The 1948 World Series, which the Braves lost in six games to the Indians, turned out to be the Braves’ last hurrah in Boston. Amid four mediocre seasons, attendance steadily dwindled until, on March 13, 1953, Perini, who had recently bought out his original partners, announced he was moving the team to Milwaukee, where the Braves had their top farm ...
The 1957 World Series featured the defending champions, the New York Yankees (American League), playing against the Milwaukee Braves (National League). After finishing just one game behind the N.L. Champion Brooklyn Dodgers in 1956, the Braves came back in 1957 to win their first pennant since moving from Boston in 1953. The Braves won the Series in seven games, behind ...
Lou Perini sold the Braves to a Chicago-based group led by William Bartholomay after the 1961 season and the ink was barely dry on the deal when Bartholomay started shopping the Braves to a larger television market. Keen to attract them, the fast-growing city of Atlanta, led by Mayor Ivan Allen, Jr., constructed a new $18 million, 52,007-60,606 seat multi-purpose ...
History of the Braves
The Milwaukee Braves were a Major League Baseball team that played in the National League from 1953 to 1965. The team was founded in Boston, Massachusetts, and moved to Wisconsin in 1953. The Braves had some of the greatest players of all time on their roster, including Hank Aaron, Eddie Mathews, Warren Spahn, and Joe Adcock. They won three consecutive NL pennants from 1957-1959 and one World Series Championship in 1957 against the New York Yankees.
The Braves’ success began with an incredible pitching staff led by Hall of Famers Warren Spahn and Lew Burdette, who combined for six 20-win seasons (1953-1965). Their offense was also impressive as they featured future Hall Of Fame members Hank Aaron, Eddie Matthews & Joe Adcock, who combined for over 1,000 home runs during their tenure with Milwaukee. Additionally, catcher Del Crandall provided stability behind home plate, while Bob Hazle & Bill Bruton also contributed significantly at various positions throughout those years.
In addition to winning a world series championship, the 1958 season saw them set a major league record by winning 13 straight games, which still stands today. This stretch included an 11-game road trip where they swept every opponent except Pittsburgh, whom they split four games en route to becoming champions that year. It's no wonder why so many fans around baseball consider this era “the glory days” when it comes to talking about teams such as these legendary braves!
Boston – Milwaukee – Atlanta
2000 – Present / Major League Baseball
1883 – 1999 / National League
1966 – Present / Atlanta Braves
1953 – 1965 / Milwaukee Braves
1941 – 1952 / Boston Braves
1936 – 1940 / Boston Bees
1912 – 1935 / Boston Braves
1911 / Boston Rustlers
1907 – 1910 / Boston Doves
1883 – 1906 / Boston Beaneaters
Braves – For baseball fans, the Milwaukee Braves are an iconic team with a storied history. But how did they get their nickname? In this blog post, we’ll explore the origins of the Milwaukee Braves and why it has become such an integral part of Major League Baseball (MLB) lore.
The story began in 1953 when major league baseball expanded to include teams from both coasts. The Boston Braves were one of those teams that made up part of this expansion and relocated to Wisconsin shortly after being established in Massachusetts. This move was met with great enthusiasm by Wisconsinites who showed up for the opening day at County Stadium wearing Indian headdresses and chanting “Braves!” It was then that the name stuck as it became associated with not only their new home but also a proud symbol for Native Americans across North America - something which still resonates today among sports fans everywhere.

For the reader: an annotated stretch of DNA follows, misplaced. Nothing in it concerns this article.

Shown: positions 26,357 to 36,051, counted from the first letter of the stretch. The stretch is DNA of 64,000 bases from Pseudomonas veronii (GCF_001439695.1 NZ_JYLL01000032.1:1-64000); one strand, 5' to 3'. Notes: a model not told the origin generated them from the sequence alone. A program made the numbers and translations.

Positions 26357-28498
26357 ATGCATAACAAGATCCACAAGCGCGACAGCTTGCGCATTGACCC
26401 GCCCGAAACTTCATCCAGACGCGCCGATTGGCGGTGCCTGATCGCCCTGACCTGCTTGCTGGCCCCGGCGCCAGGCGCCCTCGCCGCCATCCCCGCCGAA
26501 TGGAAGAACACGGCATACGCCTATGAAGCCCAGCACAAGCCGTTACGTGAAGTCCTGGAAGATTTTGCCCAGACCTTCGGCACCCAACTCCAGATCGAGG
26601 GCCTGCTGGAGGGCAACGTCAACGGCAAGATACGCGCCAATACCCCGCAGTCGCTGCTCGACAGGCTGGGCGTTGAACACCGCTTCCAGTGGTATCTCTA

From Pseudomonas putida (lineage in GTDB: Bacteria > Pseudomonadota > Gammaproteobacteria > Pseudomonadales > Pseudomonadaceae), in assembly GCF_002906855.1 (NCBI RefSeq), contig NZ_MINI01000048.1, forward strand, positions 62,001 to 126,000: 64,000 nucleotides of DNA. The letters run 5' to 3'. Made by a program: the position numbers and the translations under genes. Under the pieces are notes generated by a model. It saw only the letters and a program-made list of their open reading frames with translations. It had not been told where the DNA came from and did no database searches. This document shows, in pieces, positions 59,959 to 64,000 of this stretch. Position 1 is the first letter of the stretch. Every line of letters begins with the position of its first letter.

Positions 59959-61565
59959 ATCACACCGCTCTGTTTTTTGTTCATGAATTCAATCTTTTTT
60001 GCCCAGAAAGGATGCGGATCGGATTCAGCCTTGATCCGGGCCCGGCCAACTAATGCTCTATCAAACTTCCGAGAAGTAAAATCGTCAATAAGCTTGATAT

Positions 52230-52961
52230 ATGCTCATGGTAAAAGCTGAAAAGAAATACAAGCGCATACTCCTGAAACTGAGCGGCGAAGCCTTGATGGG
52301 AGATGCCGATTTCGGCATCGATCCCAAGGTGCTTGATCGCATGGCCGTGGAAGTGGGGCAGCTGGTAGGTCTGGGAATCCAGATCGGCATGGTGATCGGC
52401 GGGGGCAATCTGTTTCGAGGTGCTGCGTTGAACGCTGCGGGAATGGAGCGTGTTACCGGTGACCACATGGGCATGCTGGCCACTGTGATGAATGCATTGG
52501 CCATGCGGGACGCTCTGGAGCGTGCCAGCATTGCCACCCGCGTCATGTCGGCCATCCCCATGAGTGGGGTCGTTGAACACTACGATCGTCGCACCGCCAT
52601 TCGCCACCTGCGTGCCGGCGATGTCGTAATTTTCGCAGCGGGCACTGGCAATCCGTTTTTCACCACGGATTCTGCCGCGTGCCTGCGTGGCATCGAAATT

This newfound identity helped propel them into success on-field, winning three consecutive National League pennants between 1957 and 1959 before eventually moving back to Atlanta, where they remain today under another moniker: The Atlanta Braves. Despite no longer playing in Milwaukee or even having any affiliation there anymore, many people still refer to them simply as “the Brewers,” due mainly in part because it is easier than saying "Milwaukee." Additionally, their former mascot Chief Noc A Homa remains popular amongst MLB enthusiasts – further solidifying its place in our memory banks forever.
Ultimately, while other nicknames have come and gone throughout professional sports history, none quite capture what makes this particular franchise so unique, like ‘The Brave s.' As such, if you ever find yourself discussing MLB past or present, remember exactly where these warriors started – right here in beautiful Milwaukee!
World Series 1
1995, 1957, 1914
2017 – Present / SunTrust Park
1997 – 2016 / Turner Field
1976 – 1996 / Atlanta-Fulton County Stadium
1966 – 1976 / Atlanta Stadium
1953 – 1965 / Milwaukee County Stadium
1915 – 1952 / Braves Field
1936 – 1941 / National League Park
1914 – 1915 / Fenway Park
1894 – 1914 / South End Grounds
1894 / Congress Street Grounds
1883 – 1894 / South End Grounds
2007 – Present / Liberty Media Corporation
1996 – 2007 / Time Warner
1976 – 1996 / Ted Turner
1962 – 1976 / William Bartholomay
1944 – 1962 / Lou Perini
1935 – 1945 / Bob Quinn
1922 – 1935 / Emil Fuchs
1919 – 1922 / George W. Grant
1915 – 1918 / Percy Haughton
1912 – 1915 / James Gaffney
1911 / William Hepburn Russell
1909 – 1910 / John Dovey
1907 – 1909 / George & John Dovey
1883 – 1909 / Arthur Soden
To qualify as the greatest player for this team, the player must have played one season for this team. If not, we will remove the player.
* verifies that player has played for this team as an added player by a fan.
3 / Dale Murphy
6 / Bobby Cox
10 / Chipper Jones
21 / Warren Spahn
29 / John Smoltz
31 / Greg Maddux
35 / Phil Niekro
41 / Eddie Matthews
42 / Jackie Robinson
44 / Hank Aaron
47 / Tom Glavine
*Blue is this team’s history